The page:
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I recently read The Moon is Down by John Steinbeck and I noticed that the conquerors and the conquered are not defined. Throughout the novel are several allusions that the conquerors are German. They talk about "the Leader"; Colonel Lanser says,

I've helped to occupy countries before. I was in Belgium twenty years ago and in France.

and the novel was written during World War II (1942 to be exact) but there is no indication who the conquered are.

It seems to be a European country since there is talk about America but my edition (Pan Books) says that the novel is set in Norway. I couldn't find the exact quote (book is at home, if necessary I can upload a photo later) but did find this summary from another Pan Books edition (emphasis is mine):

In this masterful tale set in Norway during World War II, Steinbeck explores the effects of invasion on both the conquered and the conquerors. As he delves into the emotions of the German commander and the Norwegian traitor, and depicts the spirited patriotism of the Norwegian underground, Steinbeck uncovers profound, often unsettling truths about war—and about human nature.

Except for this comment on Goodreads:

While not directly naming either Norway or Germany, the reader understands that the setting is Norway during the Nazi German occupation, which began in 1940.

I can't find any source/evidence that it is indeed set in Norway?

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    This website discusses the location. Apparently, it was originally set in a Nazi-occupied U.S., but Steinbeck changed it. He apparently never actually explicitly specified the country, although he said it was “cold and stern like Norway, cunning and implacable like Denmark, reasonable like France”. Clues as to the location: In January, it's dark by 3pm; there are avalanches in nearby mountains; and it's a Nazi-occupied country with a resistance. – Peter Shor Mar 21 at 14:31
  • Of course, if you drop the requirement that the conquerers be Nazis, there are a number of countries besides Norway that are near the Arctic Circle and have mountains. – Peter Shor Mar 21 at 14:39
  • @¨Peter Shor: interesting, I didn't find that link! Do you know what (3) refers to in your italic quote? – Noosrep Mar 21 at 15:09
  • (3) is presumably the page number of the quote in the introduction to an edition of the novel. – Gareth Rees Mar 21 at 15:39
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    @PeterShor If you would like to create an answer based on that link, then I'll be gladly to accept it. It would be nice if we could find the source for 'According to Steinbeck' but it seems nobody can find it – Noosrep Mar 22 at 7:24
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This website discusses the setting of the novel. Apparently Steinbeck never actually explicitly identified the country, although he said it was

cold and stern like Norway, cunning and implacable like Denmark, reasonable like France.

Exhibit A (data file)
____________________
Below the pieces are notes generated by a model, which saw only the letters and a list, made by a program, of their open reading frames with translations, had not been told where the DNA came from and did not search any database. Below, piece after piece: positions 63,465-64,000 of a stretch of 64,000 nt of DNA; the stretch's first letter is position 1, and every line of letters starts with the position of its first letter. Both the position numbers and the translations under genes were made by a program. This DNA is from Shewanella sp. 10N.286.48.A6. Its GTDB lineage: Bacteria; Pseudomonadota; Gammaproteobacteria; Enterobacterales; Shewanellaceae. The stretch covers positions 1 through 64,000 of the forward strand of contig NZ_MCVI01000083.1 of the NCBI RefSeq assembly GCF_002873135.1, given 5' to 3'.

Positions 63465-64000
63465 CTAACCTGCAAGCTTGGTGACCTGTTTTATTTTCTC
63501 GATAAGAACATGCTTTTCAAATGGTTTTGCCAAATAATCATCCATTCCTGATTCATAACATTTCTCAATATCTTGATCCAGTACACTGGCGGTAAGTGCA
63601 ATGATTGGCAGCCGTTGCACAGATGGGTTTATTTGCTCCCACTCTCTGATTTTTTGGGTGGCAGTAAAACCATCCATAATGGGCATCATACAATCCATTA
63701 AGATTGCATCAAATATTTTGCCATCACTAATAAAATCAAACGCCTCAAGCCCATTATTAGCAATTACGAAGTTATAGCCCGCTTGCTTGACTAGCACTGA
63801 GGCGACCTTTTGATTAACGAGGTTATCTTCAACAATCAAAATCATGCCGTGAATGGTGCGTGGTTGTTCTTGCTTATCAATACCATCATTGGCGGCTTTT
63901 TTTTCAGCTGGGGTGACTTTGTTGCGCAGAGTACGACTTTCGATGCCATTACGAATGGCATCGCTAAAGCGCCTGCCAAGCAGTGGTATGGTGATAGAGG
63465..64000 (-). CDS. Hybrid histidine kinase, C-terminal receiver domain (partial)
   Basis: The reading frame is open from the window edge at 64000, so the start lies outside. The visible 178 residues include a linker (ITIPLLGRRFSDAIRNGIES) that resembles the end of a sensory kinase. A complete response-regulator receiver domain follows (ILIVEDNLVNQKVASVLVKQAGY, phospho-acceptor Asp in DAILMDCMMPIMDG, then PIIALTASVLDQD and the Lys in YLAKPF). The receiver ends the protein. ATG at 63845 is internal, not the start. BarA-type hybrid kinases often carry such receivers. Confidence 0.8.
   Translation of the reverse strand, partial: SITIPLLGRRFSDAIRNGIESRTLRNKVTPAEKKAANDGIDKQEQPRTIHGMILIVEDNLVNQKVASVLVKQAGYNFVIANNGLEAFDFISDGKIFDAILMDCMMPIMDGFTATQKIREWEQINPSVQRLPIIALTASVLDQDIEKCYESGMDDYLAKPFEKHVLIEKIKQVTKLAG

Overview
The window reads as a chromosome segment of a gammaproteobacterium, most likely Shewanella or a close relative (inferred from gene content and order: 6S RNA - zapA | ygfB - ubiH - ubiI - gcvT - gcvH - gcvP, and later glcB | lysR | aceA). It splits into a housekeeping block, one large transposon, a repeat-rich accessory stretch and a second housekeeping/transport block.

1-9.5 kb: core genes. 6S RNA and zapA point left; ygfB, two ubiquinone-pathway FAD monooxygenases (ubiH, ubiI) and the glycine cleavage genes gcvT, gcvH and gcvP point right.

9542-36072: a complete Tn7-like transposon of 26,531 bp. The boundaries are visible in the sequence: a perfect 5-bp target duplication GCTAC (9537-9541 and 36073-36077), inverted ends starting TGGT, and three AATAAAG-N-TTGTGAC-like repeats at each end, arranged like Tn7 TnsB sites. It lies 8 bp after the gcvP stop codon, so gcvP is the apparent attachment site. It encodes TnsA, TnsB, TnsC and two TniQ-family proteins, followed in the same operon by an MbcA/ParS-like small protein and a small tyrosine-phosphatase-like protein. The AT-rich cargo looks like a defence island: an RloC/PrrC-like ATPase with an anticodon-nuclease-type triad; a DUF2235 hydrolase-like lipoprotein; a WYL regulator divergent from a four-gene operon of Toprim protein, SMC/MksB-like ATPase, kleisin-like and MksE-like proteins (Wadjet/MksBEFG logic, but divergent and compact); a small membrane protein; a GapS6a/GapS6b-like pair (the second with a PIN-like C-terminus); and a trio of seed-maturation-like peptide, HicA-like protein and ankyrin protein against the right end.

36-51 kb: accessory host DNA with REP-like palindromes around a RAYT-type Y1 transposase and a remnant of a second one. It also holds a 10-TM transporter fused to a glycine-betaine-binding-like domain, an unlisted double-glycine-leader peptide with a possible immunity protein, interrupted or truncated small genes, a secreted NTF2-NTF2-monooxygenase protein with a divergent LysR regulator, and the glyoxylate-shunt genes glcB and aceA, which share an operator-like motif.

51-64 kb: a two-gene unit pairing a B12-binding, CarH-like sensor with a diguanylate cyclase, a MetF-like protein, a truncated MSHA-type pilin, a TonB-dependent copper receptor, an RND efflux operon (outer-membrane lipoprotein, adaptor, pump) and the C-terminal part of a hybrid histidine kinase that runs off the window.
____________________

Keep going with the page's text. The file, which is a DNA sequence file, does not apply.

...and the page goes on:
There are enough clues in it to narrow the possible countries down to Norway (unless you argue that Steinbeck just took the physical characteristics of the country from Norway, and that it is really an amalgam of several countries).

The website lists the clues: It gets dark around 3pm in the winter, narrowing it to down a country in the far north. It's occupied by the Nazis, with a resistance movement, narrowing it down further to Norway and Denmark. And there are avalanches in the nearby mountains, which probably leaves Norway as the only possibility.

Steinbeck originally intended to set it in a Nazi-occupied American town, but the government agency he was working for disapproved.

The book John Steinbeck Goes to War: The Moon is Down as Propaganda contains the whole Steinbeck quote, and gives the source in a footnote ("[Arne] Skouen, letter to the author").

I placed the story in an unnamed country, cold and stern like Norway, cunning and implacable like Denmark, reasonable like France. The names of the people in the book I made as international as I could. I did not even call the Germans Germans but simply invaders. I named the book ‘The Moon is Down’ from a line in ‘Macbeth’ and sent it to press.

So while Steinbeck avoided identifying the invaded country, he did not hesitate to identify the invaders as Nazis.

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    Avalanches in mountains definitely rules out Denmark. – Rand al'Thor Mar 23 at 8:38
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    Another point, though perhaps orthogonal to the question of in-book setting: the book was certainly received in the real world, especially by Norwegians, as if it was set in Norway. The Norwegian king-in-exile attended the London premiere of the play, for example. – Rand al'Thor Mar 23 at 8:42

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